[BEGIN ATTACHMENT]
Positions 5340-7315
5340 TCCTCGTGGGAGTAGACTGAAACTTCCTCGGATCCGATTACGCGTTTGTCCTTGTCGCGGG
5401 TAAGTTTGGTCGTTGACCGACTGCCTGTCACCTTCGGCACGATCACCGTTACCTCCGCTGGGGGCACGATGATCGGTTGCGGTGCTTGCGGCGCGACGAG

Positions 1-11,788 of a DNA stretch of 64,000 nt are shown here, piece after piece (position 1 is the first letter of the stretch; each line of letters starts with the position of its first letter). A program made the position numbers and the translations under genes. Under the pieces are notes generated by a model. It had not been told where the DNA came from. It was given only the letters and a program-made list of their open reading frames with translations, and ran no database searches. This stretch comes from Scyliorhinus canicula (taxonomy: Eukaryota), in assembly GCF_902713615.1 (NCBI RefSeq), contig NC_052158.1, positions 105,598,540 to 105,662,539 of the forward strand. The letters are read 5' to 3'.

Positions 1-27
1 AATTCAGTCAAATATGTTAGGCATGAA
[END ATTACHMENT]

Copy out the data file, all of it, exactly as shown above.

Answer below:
Positions 5340-7315
5340 TCCTCGTGGGAGTAGACTGAAACTTCCTCGGATCCGATTACGCGTTTGTCCTTGTCGCGGG
5401 TAAGTTTGGTCGTTGACCGACTGCCTGTCACCTTCGGCACGATCACCGTTACCTCCGCTGGGGGCACGATGATCGGTTGCGGTGCTTGCGGCGCGACGAG

Positions 1-11,788 of a DNA stretch of 64,000 nt are shown here, piece after piece (position 1 is the first letter of the stretch; each line of letters starts with the position of its first letter). A program made the position numbers and the translations under genes. Under the pieces are notes generated by a model. It had not been told where the DNA came from. It was given only the letters and a program-made list of their open reading frames with translations, and ran no database searches. This stretch comes from Scyliorhinus canicula (taxonomy: Eukaryota), in assembly GCF_902713615.1 (NCBI RefSeq), contig NC_052158.1, positions 105,598,540 to 105,662,539 of the forward strand. The letters are read 5' to 3'.

Positions 1-27
1 AATTCAGTCAAATATGTTAGGCATGAA